Hepatitis B Vaccination Schedule for Adults

Hepatitis B Vaccination Schedule for Adults
Hepatitis B Vaccination Schedule for Adults

A HepB vaccine is usually administered after birth. So most adults already have an immune to the disease if they got the vaccination. If you haven’t gotten the vaccine, then you should.

The World Health Organization (WHO) strongly advises all non-immune people who plan to travel to countries or areas with moderate to high risk of infection, to get vaccinated.

The CDC also recommends the following class of people to get the HepB vaccine.

  1. Sex partners of someone positive with the virus. The person could just be a carrier so be careful.
  2. Sexual partners who are not in a long term monogamous relationship.
  3. Persons who are seeking treatment for an STD.
  4. Gay men.
  5. Injection drug users
  6. Household contacts of an HBsAg-positive person.
  7. Residents and staff of mentally and developmentally challenged care givers
  8. Health care or public safety people at risk for fluid contamination.
  9. Hemodialysis patients and home dialysis patients.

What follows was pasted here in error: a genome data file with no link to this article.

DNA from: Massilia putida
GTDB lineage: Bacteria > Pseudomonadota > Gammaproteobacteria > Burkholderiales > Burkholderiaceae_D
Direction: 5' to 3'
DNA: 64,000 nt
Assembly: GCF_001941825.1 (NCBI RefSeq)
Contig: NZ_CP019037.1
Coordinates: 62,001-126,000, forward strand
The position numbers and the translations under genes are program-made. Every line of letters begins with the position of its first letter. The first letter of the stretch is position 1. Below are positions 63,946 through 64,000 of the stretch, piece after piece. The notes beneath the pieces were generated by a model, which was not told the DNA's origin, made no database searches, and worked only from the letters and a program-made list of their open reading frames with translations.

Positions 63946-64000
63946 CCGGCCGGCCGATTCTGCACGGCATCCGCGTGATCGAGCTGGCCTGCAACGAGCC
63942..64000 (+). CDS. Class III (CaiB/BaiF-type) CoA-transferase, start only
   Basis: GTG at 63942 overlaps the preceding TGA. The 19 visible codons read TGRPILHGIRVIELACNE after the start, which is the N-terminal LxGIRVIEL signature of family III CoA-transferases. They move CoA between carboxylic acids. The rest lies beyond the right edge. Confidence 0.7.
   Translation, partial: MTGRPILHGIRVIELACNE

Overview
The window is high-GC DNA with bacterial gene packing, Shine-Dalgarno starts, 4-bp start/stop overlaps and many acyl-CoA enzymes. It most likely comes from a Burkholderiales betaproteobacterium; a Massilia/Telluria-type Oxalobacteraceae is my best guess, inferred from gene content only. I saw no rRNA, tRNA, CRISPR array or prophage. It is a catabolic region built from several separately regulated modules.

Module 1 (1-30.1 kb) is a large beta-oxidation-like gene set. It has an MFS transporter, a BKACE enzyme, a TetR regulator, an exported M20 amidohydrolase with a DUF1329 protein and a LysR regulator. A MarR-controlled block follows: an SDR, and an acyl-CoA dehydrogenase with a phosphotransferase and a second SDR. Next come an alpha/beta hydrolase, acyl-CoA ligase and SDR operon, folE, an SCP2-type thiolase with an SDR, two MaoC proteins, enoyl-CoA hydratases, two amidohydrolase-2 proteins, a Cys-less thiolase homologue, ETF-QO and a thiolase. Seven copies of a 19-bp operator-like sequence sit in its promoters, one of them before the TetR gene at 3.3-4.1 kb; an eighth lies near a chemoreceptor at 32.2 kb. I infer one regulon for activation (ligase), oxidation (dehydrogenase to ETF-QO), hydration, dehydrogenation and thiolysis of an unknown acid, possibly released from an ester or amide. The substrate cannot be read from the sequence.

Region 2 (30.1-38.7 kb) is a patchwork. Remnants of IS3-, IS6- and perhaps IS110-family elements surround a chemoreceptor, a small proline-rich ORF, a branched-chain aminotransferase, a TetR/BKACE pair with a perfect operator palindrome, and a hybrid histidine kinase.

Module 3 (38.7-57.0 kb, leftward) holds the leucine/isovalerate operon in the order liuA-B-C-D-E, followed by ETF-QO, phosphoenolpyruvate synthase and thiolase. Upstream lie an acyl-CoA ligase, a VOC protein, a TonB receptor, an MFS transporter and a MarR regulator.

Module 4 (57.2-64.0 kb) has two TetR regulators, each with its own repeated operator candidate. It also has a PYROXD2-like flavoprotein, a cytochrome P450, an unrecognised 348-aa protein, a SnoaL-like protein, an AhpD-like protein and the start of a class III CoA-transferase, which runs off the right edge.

10. Diabetic patients under 60 years old with a doctor’s recommendation.
  11. Travellers of risky areas.
  12. Someone with a HepC infection.
  13. Someone with chronic liver disease
  14. A person with HIV
  15. People in Jail

Routine Hepatitis B vaccination schedule for an adult

Below is the routine vaccination schedule for an adult seeking the vaccine.

There are two schedules depending on the dose count

  1. 2-dose series Heplisav-B at least 4 weeks apart
  2. 3-dose series Engerix-B or Recombivax HB with dose as follows
    1. First Dose should be taken immediately
    2. Dose two, four weeks later.
    3. Dose three six months later
  3. Or 3-dose series HepA-HepB at the same above 3 dose schedule.

Some questions and answers about the HepB vaccine for adults

  1. How long does HBV survive outside the body?

HBV the virus that causes HepB can last up to 7 days outside the body.

  1. What are the symptoms of an HBV infection?
  • Fever
  • Fatigue
  • Loss of appetite
  • Nausea,
  • Vomiting,
  • Abdominal pain,
  • Dark urine,
  • Clay-colored stool,
  • Joint pain, and
  • Jaundice.
  1. How serious is a HBV infection?

The most serious complication of HBV is Cirrhosis or end-stage liver disease.

  1. How likely is HepB infection to become chronic?

About 90% of infants and 25%–50% of children 1–5 years will remain chronically sick with HBV. However 95% of adults recover completely.

  1. When does an HBV reactivation occur?

A reactivation occurs when someone who had HBV before and was cured, gets sick again. A reactivation is very serious and can lead to death.

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